The data in the GEM Ireland report is available as below, but access to actual dataset would entail request to DCU researchers.

Table 10: List of statistical sources about the emerging forms of entrepreneurship

List data source/dataset

Explain the accessibility

2008 GEM Irish report

Freely available on internet link:

http://www.forfas.ie/publication/search.jsp?ft=/publications/2009/Title,4076,en.php

Part III: Research

Please describe studies and research available nationally for each of the forms of entrepreneurs/business activities.

The GEM study is a major source of data on overall entrepreneurial activities in Ireland: P. Fitzsimons and C. O'Gorman (2009), Entrepreneurship in Ireland 2008: Global Entrepreneurship Monitor (GEM), Dublin City University Business School. http://www.forfas.ie/publication/search.jsp?ft=/publications/2009/Title,4076,en.php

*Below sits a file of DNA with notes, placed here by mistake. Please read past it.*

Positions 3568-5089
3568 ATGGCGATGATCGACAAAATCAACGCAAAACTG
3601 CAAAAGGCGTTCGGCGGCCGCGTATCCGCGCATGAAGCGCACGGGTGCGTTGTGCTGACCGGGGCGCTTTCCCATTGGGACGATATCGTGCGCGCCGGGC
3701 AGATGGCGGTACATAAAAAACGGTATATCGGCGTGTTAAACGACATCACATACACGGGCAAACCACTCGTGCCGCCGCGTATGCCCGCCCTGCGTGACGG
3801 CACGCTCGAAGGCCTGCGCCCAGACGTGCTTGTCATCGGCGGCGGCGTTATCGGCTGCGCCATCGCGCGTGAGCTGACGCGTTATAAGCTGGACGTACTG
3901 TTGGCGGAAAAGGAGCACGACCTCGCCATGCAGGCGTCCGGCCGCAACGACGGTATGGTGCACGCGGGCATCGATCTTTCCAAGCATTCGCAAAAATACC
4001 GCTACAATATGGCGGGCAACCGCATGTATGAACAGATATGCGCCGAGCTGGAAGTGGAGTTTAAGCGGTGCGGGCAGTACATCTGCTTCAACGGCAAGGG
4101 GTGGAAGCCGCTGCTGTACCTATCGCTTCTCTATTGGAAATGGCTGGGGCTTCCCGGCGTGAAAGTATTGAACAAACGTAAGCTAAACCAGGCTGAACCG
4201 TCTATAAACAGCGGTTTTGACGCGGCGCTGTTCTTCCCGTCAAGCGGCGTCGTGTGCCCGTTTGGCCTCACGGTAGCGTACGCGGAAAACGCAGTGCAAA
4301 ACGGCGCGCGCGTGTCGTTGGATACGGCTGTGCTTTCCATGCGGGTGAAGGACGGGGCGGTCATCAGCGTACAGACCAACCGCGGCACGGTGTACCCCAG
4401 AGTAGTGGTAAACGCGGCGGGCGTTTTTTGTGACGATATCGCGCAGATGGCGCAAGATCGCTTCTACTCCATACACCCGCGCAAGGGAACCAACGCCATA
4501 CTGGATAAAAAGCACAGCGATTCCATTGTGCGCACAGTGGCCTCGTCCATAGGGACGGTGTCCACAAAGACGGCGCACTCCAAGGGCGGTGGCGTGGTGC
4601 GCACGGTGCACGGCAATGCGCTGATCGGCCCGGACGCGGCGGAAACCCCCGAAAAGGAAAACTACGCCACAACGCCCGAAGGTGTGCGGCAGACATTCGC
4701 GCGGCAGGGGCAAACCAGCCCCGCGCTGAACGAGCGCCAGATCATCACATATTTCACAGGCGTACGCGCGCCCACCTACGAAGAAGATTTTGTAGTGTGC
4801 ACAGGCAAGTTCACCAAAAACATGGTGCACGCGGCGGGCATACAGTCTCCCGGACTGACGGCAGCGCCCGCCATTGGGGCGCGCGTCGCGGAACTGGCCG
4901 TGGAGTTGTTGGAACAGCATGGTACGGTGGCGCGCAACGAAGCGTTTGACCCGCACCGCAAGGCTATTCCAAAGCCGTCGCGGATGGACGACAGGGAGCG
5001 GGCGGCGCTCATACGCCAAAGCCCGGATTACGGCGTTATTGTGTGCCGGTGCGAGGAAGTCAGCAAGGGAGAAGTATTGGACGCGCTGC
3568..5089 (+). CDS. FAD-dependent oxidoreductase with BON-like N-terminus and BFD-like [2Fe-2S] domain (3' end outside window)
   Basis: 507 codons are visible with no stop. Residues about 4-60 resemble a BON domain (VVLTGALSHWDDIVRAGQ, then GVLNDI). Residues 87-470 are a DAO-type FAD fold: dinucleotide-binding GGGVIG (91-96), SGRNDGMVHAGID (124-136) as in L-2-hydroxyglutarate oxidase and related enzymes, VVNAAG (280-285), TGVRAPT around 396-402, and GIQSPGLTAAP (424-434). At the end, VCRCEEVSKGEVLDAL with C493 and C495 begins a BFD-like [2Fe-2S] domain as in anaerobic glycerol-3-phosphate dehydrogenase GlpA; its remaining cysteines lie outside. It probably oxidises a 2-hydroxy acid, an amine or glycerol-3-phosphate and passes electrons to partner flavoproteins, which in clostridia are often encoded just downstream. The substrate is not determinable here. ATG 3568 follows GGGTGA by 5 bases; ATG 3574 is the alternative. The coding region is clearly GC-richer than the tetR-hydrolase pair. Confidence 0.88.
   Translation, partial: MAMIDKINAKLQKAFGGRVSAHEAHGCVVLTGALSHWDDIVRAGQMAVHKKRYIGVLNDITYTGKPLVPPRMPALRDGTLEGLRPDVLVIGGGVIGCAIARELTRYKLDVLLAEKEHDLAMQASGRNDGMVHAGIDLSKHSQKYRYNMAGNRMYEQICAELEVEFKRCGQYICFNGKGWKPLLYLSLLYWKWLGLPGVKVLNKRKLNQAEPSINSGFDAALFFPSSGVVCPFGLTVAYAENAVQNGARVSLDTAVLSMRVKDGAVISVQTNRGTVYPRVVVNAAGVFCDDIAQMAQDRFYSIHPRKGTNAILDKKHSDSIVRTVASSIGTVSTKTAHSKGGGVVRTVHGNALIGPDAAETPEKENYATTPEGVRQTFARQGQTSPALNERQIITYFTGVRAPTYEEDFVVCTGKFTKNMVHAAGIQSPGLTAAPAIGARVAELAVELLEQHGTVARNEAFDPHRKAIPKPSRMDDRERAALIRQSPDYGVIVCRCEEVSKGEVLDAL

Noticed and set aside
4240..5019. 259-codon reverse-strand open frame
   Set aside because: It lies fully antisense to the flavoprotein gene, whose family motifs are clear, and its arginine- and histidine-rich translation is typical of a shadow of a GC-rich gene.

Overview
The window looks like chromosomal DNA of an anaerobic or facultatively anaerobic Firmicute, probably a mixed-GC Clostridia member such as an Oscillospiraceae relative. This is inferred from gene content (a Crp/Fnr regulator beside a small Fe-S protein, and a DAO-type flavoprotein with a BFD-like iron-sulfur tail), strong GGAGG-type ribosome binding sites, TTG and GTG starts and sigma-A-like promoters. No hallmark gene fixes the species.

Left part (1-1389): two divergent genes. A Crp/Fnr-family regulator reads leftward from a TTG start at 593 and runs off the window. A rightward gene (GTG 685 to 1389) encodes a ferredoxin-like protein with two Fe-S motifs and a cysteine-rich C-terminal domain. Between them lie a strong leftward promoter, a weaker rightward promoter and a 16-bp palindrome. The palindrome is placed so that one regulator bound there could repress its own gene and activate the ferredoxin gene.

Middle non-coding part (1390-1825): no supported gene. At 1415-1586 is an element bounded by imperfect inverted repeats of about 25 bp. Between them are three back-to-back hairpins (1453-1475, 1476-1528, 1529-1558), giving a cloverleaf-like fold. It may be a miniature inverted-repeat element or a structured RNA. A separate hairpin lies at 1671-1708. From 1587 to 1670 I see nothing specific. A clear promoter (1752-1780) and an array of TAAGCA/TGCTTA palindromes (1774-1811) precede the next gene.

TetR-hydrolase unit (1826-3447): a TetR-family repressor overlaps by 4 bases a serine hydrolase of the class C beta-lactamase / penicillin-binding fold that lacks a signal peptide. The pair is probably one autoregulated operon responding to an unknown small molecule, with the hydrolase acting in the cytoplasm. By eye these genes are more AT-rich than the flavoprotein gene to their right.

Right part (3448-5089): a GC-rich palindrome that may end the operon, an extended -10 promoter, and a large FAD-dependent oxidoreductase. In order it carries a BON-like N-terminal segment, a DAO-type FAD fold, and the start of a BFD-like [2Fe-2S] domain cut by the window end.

Short summary of contents of GEM study:

  • Section 1: Significant changes in entrepreneurship in Ireland in 2008.
  • Section 2: Entrepreneurship in Ireland in 2008.
  • Section 3: Entrepreneurship in the regions.
  • Section 4: Narrowing the gender divide.
  • Section 5: The Environment for entrepreneurship.
  • Section 6: Conclusions and recommendations.
Table 11: List of studies and research about the emerging forms of entrepreneurship
 

List the references (author’s name, title of publication etc, year of publication, organisation)

A short summary of the contents (e.g. topic covered, methodology applied)

One-person enterprises/self-employed

   

Part-time entrepreneurs

   

Parallel entrepreneurs

   

Serial entrepreneurs

   

Business transfers and successions

   

Tony Dobbins, NUI Galway